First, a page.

"After Mauna Kea's IPO, the first task was to optimize Cellvizio for different conditions and provide users with new facilities and functionalities, through re-packaging of the system and new image interpretation tools," said Lacombe.

As a result, a 1-micron resolution is now often the norm for Cellvizio studies of the GI tract, while the incorporation of software able to continuously recalibrate the visual information has improved the visual presentation of data to clinicians. Significant reductions in set-up and calibration times have also helped to make the system as compatible as possible with standard care conditions in hospitals.

Into solid organs
For endoscopy applications, Mauna Kea's strategy has been to expand the use of Cellvizio into applications where optical biopsy can be readily applied without a significant amount of technological development. These have included endourology and endoscopic examination of the bladder; the company received the CE mark for its first probes in urology and bladder examination at the end of 2012, and clinical trials in this area are continuing.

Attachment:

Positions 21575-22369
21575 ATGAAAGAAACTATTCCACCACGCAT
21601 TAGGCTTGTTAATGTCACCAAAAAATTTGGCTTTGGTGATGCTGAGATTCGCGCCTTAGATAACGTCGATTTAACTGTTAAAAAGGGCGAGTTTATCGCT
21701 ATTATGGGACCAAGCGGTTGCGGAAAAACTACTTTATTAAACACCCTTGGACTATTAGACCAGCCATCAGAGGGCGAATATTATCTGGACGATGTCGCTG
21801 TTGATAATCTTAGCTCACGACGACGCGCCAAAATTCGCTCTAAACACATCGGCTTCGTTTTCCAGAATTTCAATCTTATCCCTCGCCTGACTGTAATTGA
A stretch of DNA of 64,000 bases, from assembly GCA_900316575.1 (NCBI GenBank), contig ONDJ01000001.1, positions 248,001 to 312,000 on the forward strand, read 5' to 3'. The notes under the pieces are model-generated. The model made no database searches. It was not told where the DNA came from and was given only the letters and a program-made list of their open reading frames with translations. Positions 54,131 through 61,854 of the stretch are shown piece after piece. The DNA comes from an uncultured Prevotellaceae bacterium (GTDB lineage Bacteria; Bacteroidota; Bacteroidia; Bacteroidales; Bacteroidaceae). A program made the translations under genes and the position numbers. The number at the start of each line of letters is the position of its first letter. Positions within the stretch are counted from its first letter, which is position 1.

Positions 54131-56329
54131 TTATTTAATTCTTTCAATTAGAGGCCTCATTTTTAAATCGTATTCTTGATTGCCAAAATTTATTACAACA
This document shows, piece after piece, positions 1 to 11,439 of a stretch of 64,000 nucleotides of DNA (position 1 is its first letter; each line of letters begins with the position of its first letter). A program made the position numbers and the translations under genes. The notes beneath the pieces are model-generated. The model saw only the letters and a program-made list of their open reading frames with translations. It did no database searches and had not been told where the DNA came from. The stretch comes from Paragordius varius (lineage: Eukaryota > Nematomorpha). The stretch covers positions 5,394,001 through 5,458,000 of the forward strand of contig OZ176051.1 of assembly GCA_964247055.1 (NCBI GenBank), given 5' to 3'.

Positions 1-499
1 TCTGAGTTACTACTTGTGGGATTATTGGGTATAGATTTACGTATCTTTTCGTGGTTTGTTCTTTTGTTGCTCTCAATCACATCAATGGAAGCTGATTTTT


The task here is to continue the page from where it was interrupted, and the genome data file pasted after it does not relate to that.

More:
But another major advance has hinged on the development of optical probes able to enter tissues directly to do their work. Mauna Kea has now developed probes small enough to be used in combination with biopsy needles during surgical procedures.

The US Food and Drug Administration recently cleared the company's AQ-Flex 19 miniprobe for use during real-time endoscopic ultrasound-guided fine needle aspiration (EUSFNA), a procedure in which an ultrasound probe and a biopsy needle are employed in tandem. The probe is already available in European markets.